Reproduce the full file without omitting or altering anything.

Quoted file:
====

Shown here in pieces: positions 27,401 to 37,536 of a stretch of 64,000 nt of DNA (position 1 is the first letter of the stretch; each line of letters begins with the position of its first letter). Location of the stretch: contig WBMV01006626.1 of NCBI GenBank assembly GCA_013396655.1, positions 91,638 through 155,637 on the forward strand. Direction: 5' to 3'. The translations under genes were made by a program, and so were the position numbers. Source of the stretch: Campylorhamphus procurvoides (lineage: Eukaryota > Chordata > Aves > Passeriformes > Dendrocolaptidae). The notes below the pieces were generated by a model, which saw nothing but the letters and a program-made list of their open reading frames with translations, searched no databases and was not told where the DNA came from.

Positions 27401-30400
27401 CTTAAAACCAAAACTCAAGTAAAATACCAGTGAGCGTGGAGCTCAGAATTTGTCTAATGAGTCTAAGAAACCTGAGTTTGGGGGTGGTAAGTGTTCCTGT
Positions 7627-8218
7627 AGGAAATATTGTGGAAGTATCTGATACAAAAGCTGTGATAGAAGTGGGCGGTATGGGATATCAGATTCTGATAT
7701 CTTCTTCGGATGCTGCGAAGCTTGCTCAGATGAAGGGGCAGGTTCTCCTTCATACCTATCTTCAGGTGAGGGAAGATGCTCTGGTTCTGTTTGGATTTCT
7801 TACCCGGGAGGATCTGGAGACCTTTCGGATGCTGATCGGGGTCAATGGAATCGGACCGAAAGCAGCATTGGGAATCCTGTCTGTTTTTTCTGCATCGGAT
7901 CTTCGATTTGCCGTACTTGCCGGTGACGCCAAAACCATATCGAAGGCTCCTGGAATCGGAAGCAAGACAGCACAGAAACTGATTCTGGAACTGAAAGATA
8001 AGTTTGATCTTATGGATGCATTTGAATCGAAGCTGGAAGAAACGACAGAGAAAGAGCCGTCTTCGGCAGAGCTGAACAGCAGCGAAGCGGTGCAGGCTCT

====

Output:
Shown here in pieces: positions 27,401 to 37,536 of a stretch of 64,000 nt of DNA (position 1 is the first letter of the stretch; each line of letters begins with the position of its first letter). Location of the stretch: contig WBMV01006626.1 of NCBI GenBank assembly GCA_013396655.1, positions 91,638 through 155,637 on the forward strand. Direction: 5' to 3'. The translations under genes were made by a program, and so were the position numbers. Source of the stretch: Campylorhamphus procurvoides (lineage: Eukaryota > Chordata > Aves > Passeriformes > Dendrocolaptidae). The notes below the pieces were generated by a model, which saw nothing but the letters and a program-made list of their open reading frames with translations, searched no databases and was not told where the DNA came from.

Positions 27401-30400
27401 CTTAAAACCAAAACTCAAGTAAAATACCAGTGAGCGTGGAGCTCAGAATTTGTCTAATGAGTCTAAGAAACCTGAGTTTGGGGGTGGTAAGTGTTCCTGT
Positions 7627-8218
7627 AGGAAATATTGTGGAAGTATCTGATACAAAAGCTGTGATAGAAGTGGGCGGTATGGGATATCAGATTCTGATAT
7701 CTTCTTCGGATGCTGCGAAGCTTGCTCAGATGAAGGGGCAGGTTCTCCTTCATACCTATCTTCAGGTGAGGGAAGATGCTCTGGTTCTGTTTGGATTTCT
7801 TACCCGGGAGGATCTGGAGACCTTTCGGATGCTGATCGGGGTCAATGGAATCGGACCGAAAGCAGCATTGGGAATCCTGTCTGTTTTTTCTGCATCGGAT
7901 CTTCGATTTGCCGTACTTGCCGGTGACGCCAAAACCATATCGAAGGCTCCTGGAATCGGAAGCAAGACAGCACAGAAACTGATTCTGGAACTGAAAGATA
8001 AGTTTGATCTTATGGATGCATTTGAATCGAAGCTGGAAGAAACGACAGAGAAAGAGCCGTCTTCGGCAGAGCTGAACAGCAGCGAAGCGGTGCAGGCTCT